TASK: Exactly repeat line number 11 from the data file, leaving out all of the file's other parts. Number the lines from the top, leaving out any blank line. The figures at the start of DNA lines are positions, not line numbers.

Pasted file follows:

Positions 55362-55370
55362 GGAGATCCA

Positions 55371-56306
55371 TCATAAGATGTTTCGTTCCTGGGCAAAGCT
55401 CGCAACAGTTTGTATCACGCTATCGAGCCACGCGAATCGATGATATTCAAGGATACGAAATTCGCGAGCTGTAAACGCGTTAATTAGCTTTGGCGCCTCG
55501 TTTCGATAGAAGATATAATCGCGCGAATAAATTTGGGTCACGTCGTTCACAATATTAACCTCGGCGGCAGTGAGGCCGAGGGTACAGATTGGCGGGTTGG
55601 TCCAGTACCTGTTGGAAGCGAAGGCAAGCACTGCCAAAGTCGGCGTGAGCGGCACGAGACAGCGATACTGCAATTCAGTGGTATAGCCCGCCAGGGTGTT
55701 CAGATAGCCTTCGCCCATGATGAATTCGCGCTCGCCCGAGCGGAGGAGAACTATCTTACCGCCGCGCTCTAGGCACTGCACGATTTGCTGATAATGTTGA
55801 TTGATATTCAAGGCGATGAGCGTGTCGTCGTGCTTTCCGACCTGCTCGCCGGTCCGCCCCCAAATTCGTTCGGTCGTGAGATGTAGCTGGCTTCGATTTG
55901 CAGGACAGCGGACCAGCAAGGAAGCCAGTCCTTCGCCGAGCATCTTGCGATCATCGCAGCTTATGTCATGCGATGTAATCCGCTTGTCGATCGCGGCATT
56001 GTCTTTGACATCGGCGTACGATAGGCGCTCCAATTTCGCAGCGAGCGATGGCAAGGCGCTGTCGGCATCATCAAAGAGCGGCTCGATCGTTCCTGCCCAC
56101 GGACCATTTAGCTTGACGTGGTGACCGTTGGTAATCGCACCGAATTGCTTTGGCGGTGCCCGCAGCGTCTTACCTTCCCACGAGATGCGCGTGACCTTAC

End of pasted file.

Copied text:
56001 GTCTTTGACATCGGCGTACGATAGGCGCTCCAATTTCGCAGCGAGCGATGGCAAGGCGCTGTCGGCATCATCAAAGAGCGGCTCGATCGTTCCTGCCCAC